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Coming from the northern half of India, I assumed that Hindus were all cremated. In the southern half of the country, I was surprised to find many Hindu burial grounds. Subsequent searches showed many such burial grounds exist even in Northern India, but the usual explanation was that these were for the "low castes". Other explanations such as "Shavaites bury the dead" and "Vaishnavs cremate" are also available on the net. However, I cannot seem to find the law or instruction or the first manual that says how to treat the dead body in any document.

Seen this and this and this and also on burial but none of them quote any source or reference of these laws.

A clarification: I'm not looking for current manuals such as the "Panjika" which may tell you what to do after someone's death, but the source of the law from ancient texts.

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Reason for Off-topic being? –  Rajib May 3 at 7:25
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Hinduism proposal is going to be out soon from area51. See the area51 discussion, discuss.area51.stackexchange.com/questions/12109/… –  AskingStory May 3 at 10:51
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I'm not sure it is the correct SE for my question. My question is based on purely historical understanding of practices. –  Rajib May 3 at 12:46

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Hinduism(Sanathana Dharma) is mainly a culture than a religion which is followed in India. The culture of one region is based on that region's weather conditions and nature. . Cremation of bodies is a real example of this fact. Soil in India is wet type and have more water in it. If dead bodies are buried under soil, the bio degradation take place and body fluids come out. Since the soil is wet enough, it is very much sure that those fluids will mix up with the water in soil and hence the drinking sources like wells and rivers will get polluted. This will lead to diseases.

Also cremation helps in not wasting the land. After cremating the bodies, there is practice in which some grains or rice seeds are put in the place of cremation(It is still followed in Southern part of India, not sure about other parts). This practice is a straightforward way in pointing out the importance of agriculture in Hinduism. This is practiced to make sure that the agricultural land is not wasted. The same land is again used for agricultural purposes. So in this culture there are no cemeteries, the same land again used for the farming.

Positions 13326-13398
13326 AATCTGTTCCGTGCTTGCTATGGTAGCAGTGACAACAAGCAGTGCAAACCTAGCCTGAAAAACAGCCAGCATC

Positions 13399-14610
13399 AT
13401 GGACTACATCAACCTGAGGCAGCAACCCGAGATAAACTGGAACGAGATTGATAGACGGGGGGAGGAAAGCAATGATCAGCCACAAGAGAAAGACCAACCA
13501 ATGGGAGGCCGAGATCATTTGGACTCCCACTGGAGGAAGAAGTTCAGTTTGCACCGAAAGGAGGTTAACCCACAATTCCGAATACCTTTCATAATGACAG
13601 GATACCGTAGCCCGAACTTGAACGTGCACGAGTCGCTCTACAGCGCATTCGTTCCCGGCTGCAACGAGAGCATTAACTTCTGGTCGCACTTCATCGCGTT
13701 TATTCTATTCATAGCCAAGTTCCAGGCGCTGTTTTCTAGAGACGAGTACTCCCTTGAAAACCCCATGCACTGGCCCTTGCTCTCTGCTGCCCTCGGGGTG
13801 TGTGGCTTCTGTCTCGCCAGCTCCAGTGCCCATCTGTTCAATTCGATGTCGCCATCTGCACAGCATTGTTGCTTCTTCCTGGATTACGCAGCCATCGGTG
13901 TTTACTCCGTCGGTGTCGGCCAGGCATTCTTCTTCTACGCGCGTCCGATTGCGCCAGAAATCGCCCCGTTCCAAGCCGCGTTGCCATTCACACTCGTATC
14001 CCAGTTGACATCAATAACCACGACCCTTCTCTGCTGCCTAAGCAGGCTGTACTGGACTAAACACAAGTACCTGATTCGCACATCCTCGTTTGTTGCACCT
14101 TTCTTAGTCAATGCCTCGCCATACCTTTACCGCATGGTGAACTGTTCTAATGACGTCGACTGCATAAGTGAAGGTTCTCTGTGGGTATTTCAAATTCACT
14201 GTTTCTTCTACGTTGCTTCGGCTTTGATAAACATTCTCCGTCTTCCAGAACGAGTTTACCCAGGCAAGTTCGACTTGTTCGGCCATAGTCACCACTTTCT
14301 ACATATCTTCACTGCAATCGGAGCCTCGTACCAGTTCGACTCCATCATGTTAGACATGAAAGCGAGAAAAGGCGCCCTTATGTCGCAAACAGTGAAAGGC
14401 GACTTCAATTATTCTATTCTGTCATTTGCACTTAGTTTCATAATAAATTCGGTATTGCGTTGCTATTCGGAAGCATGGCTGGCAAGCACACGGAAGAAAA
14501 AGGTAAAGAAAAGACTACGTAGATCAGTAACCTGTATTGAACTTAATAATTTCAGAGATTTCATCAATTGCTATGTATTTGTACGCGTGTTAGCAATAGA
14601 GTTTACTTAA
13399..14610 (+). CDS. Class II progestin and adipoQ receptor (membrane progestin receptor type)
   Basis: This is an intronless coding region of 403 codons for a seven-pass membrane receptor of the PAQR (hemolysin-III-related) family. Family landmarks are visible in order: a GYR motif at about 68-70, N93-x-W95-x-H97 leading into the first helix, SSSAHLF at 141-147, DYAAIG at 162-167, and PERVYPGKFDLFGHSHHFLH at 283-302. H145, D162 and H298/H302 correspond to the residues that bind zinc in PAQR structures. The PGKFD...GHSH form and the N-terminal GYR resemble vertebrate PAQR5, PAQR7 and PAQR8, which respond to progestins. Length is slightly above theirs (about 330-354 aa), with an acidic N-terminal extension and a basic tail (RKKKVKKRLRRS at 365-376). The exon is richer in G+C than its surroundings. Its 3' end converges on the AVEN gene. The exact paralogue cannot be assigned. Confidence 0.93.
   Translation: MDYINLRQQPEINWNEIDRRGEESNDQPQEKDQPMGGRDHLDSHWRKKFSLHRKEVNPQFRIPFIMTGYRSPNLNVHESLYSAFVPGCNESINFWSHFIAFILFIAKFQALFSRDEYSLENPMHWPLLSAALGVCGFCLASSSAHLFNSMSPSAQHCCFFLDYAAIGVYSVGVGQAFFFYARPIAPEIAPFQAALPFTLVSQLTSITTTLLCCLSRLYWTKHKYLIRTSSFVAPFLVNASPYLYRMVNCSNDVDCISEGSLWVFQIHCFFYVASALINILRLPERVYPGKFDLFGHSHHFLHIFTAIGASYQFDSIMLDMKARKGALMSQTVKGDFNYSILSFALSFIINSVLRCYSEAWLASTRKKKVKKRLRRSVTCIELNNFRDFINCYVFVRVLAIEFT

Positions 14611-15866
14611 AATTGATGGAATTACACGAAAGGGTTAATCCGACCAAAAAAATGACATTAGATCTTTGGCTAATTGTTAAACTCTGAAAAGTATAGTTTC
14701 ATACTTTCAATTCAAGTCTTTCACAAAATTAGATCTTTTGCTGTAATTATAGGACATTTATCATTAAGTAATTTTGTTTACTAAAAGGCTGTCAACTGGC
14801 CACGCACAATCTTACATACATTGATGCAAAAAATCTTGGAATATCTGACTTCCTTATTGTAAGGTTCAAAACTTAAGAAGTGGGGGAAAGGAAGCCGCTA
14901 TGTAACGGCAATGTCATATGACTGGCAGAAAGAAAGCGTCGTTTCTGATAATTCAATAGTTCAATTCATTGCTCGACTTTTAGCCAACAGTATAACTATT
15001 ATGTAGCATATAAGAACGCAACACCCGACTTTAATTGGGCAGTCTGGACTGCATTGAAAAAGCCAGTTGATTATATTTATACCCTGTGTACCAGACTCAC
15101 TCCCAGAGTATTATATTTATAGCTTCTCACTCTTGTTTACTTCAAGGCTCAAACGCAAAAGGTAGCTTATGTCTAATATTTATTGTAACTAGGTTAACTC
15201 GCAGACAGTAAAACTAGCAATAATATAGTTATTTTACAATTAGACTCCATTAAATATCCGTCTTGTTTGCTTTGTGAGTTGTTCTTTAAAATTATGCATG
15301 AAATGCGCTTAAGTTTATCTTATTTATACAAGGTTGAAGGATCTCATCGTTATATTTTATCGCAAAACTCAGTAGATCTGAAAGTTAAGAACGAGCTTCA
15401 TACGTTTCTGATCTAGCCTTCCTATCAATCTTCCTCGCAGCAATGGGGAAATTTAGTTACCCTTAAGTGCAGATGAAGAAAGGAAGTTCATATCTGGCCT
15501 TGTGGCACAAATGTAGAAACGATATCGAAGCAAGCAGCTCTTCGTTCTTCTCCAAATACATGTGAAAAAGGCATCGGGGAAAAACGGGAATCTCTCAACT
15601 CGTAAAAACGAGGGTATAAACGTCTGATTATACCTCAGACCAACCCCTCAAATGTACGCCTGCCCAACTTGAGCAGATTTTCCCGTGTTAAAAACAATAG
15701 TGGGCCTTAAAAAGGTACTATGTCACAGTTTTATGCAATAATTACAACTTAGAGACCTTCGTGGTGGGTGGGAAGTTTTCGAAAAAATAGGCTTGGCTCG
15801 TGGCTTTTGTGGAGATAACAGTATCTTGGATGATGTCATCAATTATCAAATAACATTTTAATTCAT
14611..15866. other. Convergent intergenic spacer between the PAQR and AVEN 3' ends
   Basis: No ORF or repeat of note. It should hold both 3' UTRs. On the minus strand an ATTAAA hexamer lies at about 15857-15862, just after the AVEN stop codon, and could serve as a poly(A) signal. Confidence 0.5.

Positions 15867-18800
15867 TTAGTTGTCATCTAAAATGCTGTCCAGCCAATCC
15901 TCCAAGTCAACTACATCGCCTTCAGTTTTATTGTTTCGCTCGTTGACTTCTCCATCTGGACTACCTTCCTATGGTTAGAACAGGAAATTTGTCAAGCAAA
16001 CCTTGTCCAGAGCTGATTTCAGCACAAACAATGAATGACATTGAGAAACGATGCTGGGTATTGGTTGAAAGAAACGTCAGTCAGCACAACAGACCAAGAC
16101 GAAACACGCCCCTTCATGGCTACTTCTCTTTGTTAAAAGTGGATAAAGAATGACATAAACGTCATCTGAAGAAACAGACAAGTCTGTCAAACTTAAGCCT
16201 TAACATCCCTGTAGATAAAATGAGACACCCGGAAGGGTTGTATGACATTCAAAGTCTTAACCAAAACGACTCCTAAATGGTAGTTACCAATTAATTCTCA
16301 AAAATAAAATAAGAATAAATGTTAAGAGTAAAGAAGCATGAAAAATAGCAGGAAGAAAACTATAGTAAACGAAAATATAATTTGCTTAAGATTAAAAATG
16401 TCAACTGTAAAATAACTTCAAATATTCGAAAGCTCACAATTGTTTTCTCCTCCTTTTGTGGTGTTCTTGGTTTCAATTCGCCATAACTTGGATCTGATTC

All these are written in the Smrithies(example for Smriti is Manusmrithi and I don't know in which specific smrithi this practice is mentioned.), which contains the code of conducts to be followed by people following a culture. Each Smrithi is followed in a region for a particular period according to it's nature and weather conditions.. Smrithies are allowed to edit accordingly whenever needed.(This is a vast subject to discuss and out of scope of this question) If some 1000 years old books are saying that, you should follow some rule which were followed 1000 years ago, nobody is going to obey that rule. So the rituals and habits to be followed can be changed according to Hindu culture.

Also it will be helpful for you to refer to 16 samskaras to be followed in one person's life. From wikipedia: The samskāra (sanskaar) are a series of sacraments, sacrifices and rituals that serve as rites of passage and mark the various stages of the human life and to signify entry to a particular Ashrama (i.e. stage of life). The answer of the question is the 16th one, Antyeshti. see the link.

So according to Hindu culture, particular region or country can adopt their way of burying according to the nature and weather conditions. This is making a good sense. Suppose if in European countries, dead bodies are about to burn, people will have difficulty in following that, so they choose burying body in soil which is easy to follow. Also in Middle East countries most of the parts are deserts. So burning of body is not necessary in these areas according to the soil type and nature conditions. This is just an introduction, the real answer needs a good research on Smrities mentioned earlier.

(And as I am from south India, Kerala, here most of the Hindus prefer to cremate the body than bury in the soil.)

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The Europeans bury people because they thought the dead would rise up out the graves at the End Times in the same condition, so the body was too sacred to burn. Before Christianity, many Europeans burned bodies though. Good answer. +1 –  Razie Mah May 3 at 11:47
    
"I don't know in which specific smrithi this practice is mentioned"- that's exactly what I'm looking for- where is it mentioned? –  Rajib May 3 at 12:39
    
Hinduism SE is not formed until now, but the chances of getting answer to this specific question will be higher there.i.e where is it written like things..I mainly asserted on some of the reasons for the practice. A research on Shodasa(16)Samsakara which is mentioned in the answer, will help you to get your answer. –  AskingStory May 3 at 14:53

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